Short version of my question:
How can I detect a keypress in Java without using a GUI?

Long Version:
I am writing a program that users System.out and System.in for its input and output. As you are no doubt familiar, if you are in the middle of typing something and the program sends something to System.out, it will just put it right on top of where you were typing and move you to the next line and it all just looks like a mess.

Say you are typing "this is a line" and after you type the second "i" but before you type the "n", the program returns "OUTPUT\n". Your screen looks like this:

this is a liOUTPUT

To make things a little cleaner, you can put a "\r" at the beginning of each line of output so that output will always be placed at the start of the line... but then you still have to just remember what you typed before that. Here's the same situation, only the program outputs "\rOUTPUT\n":


I am trying to clean this up a bit and make my program more user friendly. I want to set it up so that if you are in the middle of typing something and the program returns output, everything you have typed so far gets moved down one line and the output appears on the line you were just typing on.
So the same example would look like this:

this is a line

I hope that description makes sense.

To do that, I have developed a (very overly complicated) method to implement this... but it relies on me being able to do one very important thing that I have not yet figured out how to do: I need to be notified of each keypress right after it happens rather than waiting for the user to press enter and send an entire line of text.

I have tried wrapping System.in to a BufferedInputStream with a size of 1... no effect.
I have tried using an invisible JFrame to implement KeyListener, but apparently elements can only get KeyEvents if they are both visible and in focus.
My last resort is to try to set the console into cbreak mode... which means each character becomes available as soon as it is typed. But I can't figure out how to do that under Windows. The Java program will start from a batch file, so I can issue any Windows command line commands that I need to before running the program... I could also run a .exe file or something like that. But so far I have not found anything that will allow me to put the Windows terminal into single character buffer mode instead of line buffer mode.

These are just some ideas of the things I have tried in case they give anyone an idea. All I want to do is detect keypresses in Java from the console without launching a visible GUI.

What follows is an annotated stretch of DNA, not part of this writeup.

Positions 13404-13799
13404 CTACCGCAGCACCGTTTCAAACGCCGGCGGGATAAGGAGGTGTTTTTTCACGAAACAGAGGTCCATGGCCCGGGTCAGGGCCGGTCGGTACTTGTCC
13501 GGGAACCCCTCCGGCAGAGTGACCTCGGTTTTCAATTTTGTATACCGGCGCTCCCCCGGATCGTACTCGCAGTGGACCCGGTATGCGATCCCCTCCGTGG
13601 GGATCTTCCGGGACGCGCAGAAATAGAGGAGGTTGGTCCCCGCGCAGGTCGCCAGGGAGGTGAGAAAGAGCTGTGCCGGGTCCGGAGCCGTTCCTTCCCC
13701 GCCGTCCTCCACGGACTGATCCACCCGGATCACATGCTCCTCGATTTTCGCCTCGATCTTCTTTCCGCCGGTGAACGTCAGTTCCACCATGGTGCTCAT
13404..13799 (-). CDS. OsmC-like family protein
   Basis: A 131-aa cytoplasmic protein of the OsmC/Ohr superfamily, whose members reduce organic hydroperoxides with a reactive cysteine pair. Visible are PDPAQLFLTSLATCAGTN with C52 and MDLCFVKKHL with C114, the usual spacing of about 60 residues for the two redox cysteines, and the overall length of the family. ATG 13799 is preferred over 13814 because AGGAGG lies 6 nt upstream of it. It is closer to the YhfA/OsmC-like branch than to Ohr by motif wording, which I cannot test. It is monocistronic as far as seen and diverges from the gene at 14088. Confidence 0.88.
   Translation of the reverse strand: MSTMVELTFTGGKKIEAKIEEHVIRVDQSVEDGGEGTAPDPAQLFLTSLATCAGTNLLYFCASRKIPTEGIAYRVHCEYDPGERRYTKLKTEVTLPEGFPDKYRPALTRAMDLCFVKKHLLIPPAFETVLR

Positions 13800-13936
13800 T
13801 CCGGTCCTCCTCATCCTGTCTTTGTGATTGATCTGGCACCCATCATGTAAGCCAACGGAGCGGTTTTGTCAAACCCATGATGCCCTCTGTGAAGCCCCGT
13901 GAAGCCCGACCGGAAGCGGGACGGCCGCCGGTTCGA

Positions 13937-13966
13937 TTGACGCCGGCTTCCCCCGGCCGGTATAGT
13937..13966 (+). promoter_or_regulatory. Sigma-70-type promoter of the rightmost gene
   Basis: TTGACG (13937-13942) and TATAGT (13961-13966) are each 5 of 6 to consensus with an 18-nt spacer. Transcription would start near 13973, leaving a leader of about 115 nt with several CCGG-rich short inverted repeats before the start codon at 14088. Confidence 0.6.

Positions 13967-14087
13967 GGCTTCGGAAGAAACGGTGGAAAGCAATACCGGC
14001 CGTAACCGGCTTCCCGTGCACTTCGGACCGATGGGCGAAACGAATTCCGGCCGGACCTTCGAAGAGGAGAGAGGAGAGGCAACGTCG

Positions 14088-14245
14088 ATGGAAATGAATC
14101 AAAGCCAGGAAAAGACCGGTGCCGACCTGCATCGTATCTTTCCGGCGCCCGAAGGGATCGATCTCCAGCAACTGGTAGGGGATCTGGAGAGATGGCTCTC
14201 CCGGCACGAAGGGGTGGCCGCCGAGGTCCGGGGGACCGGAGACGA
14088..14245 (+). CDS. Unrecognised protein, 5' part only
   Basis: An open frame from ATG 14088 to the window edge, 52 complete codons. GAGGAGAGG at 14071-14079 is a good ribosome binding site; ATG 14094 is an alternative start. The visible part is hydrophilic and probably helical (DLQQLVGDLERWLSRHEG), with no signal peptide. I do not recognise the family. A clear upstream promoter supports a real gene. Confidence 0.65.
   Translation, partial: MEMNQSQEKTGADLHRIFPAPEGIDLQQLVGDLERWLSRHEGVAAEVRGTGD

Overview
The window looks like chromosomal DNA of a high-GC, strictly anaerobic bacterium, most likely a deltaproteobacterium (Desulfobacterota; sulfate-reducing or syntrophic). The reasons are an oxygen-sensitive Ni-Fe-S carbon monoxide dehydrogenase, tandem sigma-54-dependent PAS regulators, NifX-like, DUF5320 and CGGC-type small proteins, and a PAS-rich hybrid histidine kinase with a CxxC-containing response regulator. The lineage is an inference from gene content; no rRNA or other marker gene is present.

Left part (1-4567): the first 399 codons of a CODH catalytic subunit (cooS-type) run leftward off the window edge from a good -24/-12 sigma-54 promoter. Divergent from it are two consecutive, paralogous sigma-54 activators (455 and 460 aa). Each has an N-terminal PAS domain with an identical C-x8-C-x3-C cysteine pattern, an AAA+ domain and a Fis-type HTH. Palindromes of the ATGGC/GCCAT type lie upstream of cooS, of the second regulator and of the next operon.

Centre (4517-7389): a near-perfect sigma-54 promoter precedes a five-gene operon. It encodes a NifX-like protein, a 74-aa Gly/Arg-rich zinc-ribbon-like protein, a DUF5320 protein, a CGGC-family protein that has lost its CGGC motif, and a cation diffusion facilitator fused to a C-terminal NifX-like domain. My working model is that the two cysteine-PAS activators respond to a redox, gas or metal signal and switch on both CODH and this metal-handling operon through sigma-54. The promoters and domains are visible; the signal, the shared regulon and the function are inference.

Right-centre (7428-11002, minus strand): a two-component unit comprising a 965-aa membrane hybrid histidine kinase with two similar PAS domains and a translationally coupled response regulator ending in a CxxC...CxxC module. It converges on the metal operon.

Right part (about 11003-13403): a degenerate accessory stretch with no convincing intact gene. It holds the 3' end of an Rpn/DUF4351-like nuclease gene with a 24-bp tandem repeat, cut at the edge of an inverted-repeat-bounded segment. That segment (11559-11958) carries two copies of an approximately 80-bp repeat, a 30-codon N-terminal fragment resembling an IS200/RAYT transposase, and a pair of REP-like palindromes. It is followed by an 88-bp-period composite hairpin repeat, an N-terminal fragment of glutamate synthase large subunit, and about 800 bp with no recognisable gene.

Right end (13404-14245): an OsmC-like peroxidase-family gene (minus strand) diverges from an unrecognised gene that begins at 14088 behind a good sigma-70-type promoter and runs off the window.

Can anyone think of a way to do this?

11 Years
Discussion Span
Last Post by thekashyap

>> As you are no doubt familiar, if you are in the middle of typing something and the program sends something to System.out, it will just put it right on top of where you were typing
Usually "you" an "program" are one and the same. Program doesn't send anything by itself.
The way I see it, all you have to do is remove/comment-out the part where your program does System.out() ! Or instead of writing to System.out make it write to some file instead.
I fails to understand the usecase where one would want a program to accept input from user while at the same time writing some output to the screen..
Do you have multiple threads? Can you post your code.. ?


I can post my code if you really want to see it, but I don't think it will really help much.

The program is a chat program, if that helps you understand why I need this functionality. It's actually more than that, but it has a chat feature to it. The main thread is the part you are using, where you type commands and the program responds instantly. But there is also a thread listening for incoming chat messages, and those get displayed as soon as they arrive, so one might arrive while you are in the middle of typing something.


Then all you need is either:
1. Synch between teh 2 threads. OR
2. Designate 2 different areas of the screen, one where user can type commands and one where you print your own messages.

Do you know how to do these?

This topic has been dead for over six months. Start a new discussion instead.
Have something to contribute to this discussion? Please be thoughtful, detailed and courteous, and be sure to adhere to our posting rules.